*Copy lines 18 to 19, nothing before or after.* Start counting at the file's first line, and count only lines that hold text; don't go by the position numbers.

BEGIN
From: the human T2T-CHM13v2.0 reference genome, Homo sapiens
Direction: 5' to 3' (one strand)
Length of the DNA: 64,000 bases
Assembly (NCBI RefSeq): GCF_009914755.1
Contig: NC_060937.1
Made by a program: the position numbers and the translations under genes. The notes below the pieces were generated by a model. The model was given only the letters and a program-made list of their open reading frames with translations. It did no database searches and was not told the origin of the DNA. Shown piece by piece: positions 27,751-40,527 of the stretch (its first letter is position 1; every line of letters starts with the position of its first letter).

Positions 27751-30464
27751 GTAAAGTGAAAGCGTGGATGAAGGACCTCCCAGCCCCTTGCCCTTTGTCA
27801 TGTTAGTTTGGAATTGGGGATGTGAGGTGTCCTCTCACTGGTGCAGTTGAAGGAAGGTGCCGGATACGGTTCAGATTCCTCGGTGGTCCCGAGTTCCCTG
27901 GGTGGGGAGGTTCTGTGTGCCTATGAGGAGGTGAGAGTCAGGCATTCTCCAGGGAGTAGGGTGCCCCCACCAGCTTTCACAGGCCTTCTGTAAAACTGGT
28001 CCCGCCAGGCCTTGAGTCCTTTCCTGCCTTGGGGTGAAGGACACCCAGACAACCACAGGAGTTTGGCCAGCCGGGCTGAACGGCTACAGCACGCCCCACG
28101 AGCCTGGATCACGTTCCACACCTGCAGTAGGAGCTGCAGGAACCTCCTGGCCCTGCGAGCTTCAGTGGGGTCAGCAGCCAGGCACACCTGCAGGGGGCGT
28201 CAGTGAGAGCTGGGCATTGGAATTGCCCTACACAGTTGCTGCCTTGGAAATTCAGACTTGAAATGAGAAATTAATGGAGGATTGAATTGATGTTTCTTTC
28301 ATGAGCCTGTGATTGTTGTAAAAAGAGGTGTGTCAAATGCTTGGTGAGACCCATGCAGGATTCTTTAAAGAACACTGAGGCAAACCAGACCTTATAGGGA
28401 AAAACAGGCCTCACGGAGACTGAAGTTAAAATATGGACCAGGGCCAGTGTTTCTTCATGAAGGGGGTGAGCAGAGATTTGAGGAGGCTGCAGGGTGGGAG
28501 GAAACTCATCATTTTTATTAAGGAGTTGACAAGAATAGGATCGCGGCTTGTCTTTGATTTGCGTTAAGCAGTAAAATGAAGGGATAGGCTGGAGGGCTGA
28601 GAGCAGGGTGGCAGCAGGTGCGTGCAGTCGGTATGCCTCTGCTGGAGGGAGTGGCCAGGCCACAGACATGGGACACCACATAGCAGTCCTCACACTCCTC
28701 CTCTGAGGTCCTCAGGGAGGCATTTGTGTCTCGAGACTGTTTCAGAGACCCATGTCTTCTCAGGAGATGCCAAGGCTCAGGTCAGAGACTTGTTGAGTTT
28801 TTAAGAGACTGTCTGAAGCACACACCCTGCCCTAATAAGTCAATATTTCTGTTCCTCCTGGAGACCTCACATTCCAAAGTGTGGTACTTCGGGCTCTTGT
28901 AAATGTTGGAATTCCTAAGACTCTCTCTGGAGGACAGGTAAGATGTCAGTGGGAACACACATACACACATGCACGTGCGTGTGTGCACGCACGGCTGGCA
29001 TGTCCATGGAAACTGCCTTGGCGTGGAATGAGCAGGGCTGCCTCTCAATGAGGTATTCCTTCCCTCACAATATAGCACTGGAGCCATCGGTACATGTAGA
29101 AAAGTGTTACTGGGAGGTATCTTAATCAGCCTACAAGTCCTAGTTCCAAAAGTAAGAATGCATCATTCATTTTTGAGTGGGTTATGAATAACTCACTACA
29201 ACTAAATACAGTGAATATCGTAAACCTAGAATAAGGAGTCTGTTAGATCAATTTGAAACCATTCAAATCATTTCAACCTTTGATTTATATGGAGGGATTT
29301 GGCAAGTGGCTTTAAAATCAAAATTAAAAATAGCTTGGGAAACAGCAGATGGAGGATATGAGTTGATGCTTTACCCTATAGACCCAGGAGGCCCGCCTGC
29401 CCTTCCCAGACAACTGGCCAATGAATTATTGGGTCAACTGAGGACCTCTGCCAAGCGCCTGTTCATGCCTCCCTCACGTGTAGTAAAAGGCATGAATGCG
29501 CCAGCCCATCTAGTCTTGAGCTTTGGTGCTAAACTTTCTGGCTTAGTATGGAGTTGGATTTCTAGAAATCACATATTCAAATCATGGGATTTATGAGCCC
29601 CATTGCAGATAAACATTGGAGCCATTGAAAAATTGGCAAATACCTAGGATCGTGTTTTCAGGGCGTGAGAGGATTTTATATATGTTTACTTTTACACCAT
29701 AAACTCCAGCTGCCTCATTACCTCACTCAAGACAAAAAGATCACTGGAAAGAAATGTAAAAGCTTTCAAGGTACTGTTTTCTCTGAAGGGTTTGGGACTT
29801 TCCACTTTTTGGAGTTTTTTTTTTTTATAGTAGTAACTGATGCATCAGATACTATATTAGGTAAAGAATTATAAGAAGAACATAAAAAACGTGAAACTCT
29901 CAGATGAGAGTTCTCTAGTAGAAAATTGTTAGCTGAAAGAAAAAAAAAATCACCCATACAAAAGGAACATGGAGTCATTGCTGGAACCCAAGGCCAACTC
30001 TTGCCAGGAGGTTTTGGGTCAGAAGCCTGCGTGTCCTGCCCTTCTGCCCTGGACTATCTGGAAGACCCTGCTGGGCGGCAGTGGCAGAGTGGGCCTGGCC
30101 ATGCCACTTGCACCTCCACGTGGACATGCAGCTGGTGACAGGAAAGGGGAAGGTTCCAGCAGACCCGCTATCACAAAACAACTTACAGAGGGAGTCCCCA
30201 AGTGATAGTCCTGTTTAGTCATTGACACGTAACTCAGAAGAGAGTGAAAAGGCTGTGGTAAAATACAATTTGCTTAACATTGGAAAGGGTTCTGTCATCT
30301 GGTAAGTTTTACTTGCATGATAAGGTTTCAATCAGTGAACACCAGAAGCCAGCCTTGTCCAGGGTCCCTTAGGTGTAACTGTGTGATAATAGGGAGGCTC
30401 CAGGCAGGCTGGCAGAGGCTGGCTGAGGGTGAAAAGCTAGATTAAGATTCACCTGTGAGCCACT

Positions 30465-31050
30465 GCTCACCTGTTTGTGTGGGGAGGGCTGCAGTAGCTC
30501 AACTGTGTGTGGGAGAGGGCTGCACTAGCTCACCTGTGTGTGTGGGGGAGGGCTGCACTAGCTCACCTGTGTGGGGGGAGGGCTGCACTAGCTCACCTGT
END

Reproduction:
28701 CTCTGAGGTCCTCAGGGAGGCATTTGTGTCTCGAGACTGTTTCAGAGACCCATGTCTTCTCAGGAGATGCCAAGGCTCAGGTCAGAGACTTGTTGAGTTT
28801 TTAAGAGACTGTCTGAAGCACACACCCTGCCCTAATAAGTCAATATTTCTGTTCCTCCTGGAGACCTCACATTCCAAAGTGTGGTACTTCGGGCTCTTGT